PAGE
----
There has been the longest spell without rain I can remember. Last week, for the first time the canine walks ended with the dog's paws and my wellies as dry as they had been at the start. Dry! Having trodden on grassy soil! Inconceivable, but true.
The last three days saw the end of the good weather. This would normally bring a blanket of gloom over the landscape and over many people's mood, including mine, but this time the fields and the eyes seemed to welcome a bit of rain. There even was that smell, which doesn't grace British nostrils very often, of thirsty soil getting wet at last. I don't remember experiencing this away from Bolivia.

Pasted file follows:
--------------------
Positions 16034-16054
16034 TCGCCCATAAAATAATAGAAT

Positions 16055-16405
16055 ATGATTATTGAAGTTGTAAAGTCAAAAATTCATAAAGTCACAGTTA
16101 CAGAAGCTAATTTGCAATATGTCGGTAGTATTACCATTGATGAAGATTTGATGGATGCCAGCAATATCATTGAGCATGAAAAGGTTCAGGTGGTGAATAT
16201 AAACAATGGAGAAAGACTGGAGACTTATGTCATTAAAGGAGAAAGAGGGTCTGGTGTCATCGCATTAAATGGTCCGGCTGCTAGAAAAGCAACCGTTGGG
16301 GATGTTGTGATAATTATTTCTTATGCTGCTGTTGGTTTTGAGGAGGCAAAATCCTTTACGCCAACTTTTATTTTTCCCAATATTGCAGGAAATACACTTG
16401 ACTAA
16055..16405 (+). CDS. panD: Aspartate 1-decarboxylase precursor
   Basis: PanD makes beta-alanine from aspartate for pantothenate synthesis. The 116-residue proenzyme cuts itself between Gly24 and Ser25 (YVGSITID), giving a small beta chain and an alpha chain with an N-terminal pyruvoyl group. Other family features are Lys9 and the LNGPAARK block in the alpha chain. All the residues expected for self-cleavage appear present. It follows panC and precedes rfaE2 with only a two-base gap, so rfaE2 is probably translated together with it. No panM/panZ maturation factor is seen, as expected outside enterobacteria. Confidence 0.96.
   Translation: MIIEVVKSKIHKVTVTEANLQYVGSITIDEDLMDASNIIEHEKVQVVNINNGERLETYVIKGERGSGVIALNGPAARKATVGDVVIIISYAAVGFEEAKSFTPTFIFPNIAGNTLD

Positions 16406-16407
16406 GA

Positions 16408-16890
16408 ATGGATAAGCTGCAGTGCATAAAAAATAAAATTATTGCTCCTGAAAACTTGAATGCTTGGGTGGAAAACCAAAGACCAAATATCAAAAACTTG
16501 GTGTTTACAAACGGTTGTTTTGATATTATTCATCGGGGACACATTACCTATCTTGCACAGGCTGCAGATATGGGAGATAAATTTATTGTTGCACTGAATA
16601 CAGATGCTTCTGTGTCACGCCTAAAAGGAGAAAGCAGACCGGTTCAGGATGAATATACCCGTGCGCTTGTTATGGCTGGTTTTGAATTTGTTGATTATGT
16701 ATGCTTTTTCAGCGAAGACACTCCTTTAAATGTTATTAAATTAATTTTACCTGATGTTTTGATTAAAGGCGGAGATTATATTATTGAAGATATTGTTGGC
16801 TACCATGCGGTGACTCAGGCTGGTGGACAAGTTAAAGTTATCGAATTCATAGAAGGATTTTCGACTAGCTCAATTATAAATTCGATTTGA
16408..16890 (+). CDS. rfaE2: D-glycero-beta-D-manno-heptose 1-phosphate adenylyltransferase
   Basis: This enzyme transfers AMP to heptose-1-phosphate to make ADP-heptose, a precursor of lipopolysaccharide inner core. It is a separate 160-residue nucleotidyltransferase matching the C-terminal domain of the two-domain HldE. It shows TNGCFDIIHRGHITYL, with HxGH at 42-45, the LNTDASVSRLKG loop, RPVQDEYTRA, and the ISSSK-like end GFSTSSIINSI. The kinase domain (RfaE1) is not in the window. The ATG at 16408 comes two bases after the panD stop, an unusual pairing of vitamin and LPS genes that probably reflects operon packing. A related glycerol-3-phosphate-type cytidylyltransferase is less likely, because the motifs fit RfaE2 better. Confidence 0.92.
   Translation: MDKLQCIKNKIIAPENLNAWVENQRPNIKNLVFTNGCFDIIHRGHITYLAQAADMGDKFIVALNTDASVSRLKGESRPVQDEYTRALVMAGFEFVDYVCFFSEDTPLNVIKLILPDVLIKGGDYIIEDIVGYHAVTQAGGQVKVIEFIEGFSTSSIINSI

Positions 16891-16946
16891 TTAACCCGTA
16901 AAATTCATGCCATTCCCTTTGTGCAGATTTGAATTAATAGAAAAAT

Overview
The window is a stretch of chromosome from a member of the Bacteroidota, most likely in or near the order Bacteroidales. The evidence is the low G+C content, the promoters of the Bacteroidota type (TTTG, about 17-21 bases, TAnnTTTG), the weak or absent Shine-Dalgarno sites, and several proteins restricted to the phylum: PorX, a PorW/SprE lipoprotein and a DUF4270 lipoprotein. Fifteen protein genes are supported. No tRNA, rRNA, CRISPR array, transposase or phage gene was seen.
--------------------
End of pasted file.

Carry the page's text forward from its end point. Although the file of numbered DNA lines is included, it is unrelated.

Early in the morning today, the sun was out in force again, and the colours had an unusual intensity. Bright, clean green on the trees and fields, glassy transparency on the river. And that smell again. They, too, reminded me of youthful days in the thin air of the Andes. I had to stand outside, experiencing the weather as an artistic happening.
Less kind readers may say that my middle-aged senses are tricking me with mirages of childhood. I contend that the weather is changing so much that some phenomena that used to occur only in southern latitudes are now taking place right here. And, alas, not in Bolivia anymore.
Take, for example, the adder.